Tributes to the “Beautiful Mind” of John Nash,  such as this one by   Rachael Rettner at LiveScience.com  

which reminds us that psychosis, or “thinking outside the box”, has both good and bad sides.

The Nash tributes appears on the heels of a recent study Are Entrepreneurs “Touched by Fire” by Michael A Freedman

which highlights the (to me) more surprising association of depression with successful entrepreneurship. One mechanism that could explain this association is that depression results from or in an increased sensitivity to the needs of others, which entrepreneurs then proceed to do something about.


The Truth about Paradox

Paradox exists at the boundary of knowledge  where truth collides with truth.

I became fascinated by the nature of paradox when writing a short story about Fermi’s Paradox, which received an Honorable Mention in the 2012 L. Ron Hubbard Writers of the Future contest and has since been published under the title By the Numbers.

Strictly speaking, a paradox is an apparent contradiction between two things which are reasonably true. A paradox is resolved if one of the apparent truths is in fact false, or if the apparent contradiction is not really a contradiction. Let’s take a look at how this applies to the major types of paradox:

Esoteric Paradox

These are the paradoxes that play games with your mind. Some trick of language or of a mathematical model leads to a real or apparent contradiction. Often these involve self-referential statements or statements involving mathematical oddities such as infinity. The usual resolution is to determine that the apparent contradiction is not really a contradiction. For example, Zeno’s Paradox:

In the paradox of Achilles and the Tortoise,  Achilles is in a footrace with the tortoise. Achilles allows the tortoise a head start of 100 meters, for example. If we suppose that each racer starts running at some constant speed (one very fast and one very slow), then after some finite time, Achilles will have run 100 meters, bringing him to the tortoise’s starting point. During this time, the tortoise has run a much shorter distance, say, 10 meters. It will then take Achilles some further time to run that distance, by which time the tortoise will have advanced farther; and then more time still to reach this third point, while the tortoise moves ahead. Thus, whenever Achilles reaches somewhere the tortoise has been, he still has farther to go. Therefore, because there are an infinite number of points Achilles must reach where the tortoise has already been, he can never overtake the tortoise.  [Wikipedia]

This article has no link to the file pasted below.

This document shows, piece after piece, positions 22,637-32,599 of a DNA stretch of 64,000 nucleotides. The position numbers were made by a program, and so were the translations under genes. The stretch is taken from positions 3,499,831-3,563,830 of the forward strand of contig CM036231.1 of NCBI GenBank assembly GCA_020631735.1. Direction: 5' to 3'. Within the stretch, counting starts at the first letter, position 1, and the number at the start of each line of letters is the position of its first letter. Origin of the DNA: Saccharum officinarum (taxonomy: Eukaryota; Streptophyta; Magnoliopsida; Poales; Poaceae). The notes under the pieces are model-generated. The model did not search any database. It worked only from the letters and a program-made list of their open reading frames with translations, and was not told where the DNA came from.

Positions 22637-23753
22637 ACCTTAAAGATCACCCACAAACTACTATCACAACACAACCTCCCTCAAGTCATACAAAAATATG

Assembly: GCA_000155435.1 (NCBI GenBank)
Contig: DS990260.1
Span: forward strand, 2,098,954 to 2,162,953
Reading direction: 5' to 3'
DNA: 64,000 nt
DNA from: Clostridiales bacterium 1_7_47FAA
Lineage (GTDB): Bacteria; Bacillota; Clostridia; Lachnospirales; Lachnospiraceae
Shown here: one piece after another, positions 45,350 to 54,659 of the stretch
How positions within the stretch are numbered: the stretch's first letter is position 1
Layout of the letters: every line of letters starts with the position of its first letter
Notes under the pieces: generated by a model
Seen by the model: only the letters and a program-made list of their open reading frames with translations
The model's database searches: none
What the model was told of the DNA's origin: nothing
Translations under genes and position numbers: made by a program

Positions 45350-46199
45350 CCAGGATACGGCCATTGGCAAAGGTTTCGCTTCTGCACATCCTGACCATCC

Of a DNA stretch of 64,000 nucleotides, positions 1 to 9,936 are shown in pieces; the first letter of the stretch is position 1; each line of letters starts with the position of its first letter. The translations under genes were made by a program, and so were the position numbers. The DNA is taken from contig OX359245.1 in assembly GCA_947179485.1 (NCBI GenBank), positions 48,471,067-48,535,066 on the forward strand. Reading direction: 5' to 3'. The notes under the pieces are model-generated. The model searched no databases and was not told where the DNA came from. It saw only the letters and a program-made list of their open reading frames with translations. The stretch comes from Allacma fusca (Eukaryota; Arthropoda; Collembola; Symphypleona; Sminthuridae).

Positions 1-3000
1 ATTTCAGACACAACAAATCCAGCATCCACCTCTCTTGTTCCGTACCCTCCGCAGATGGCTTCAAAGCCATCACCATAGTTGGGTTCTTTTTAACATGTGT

Scientific Paradox:

We may call a conflict between accepted scientific theory and fact a paradox. Usually the theory is wrong, or the observation is in error. This type of paradox is the engine that moves science forward, since it keeps challenging us to reexamine our accepted theories.

For example:

Paradox Defines Our Knowledge of the Universe by Orion Jones

The Paradoxes that Threaten to Tear Modern Physics Apart

Mundane Paradox:

We sometimes describe a conflict in personal or social characteristics as a paradox. It is the nature of people to have multiple values and emotional responses at the same time, hence this type of paradox is very common. However, the interplay of conflicting responses to a situation is often interesting and instructive about human nature.

For example:

“He wanted to be near her, but paradoxically kept pushing her away.” Presumably, he had a conflicting desire, such as wanting to avoid commitments.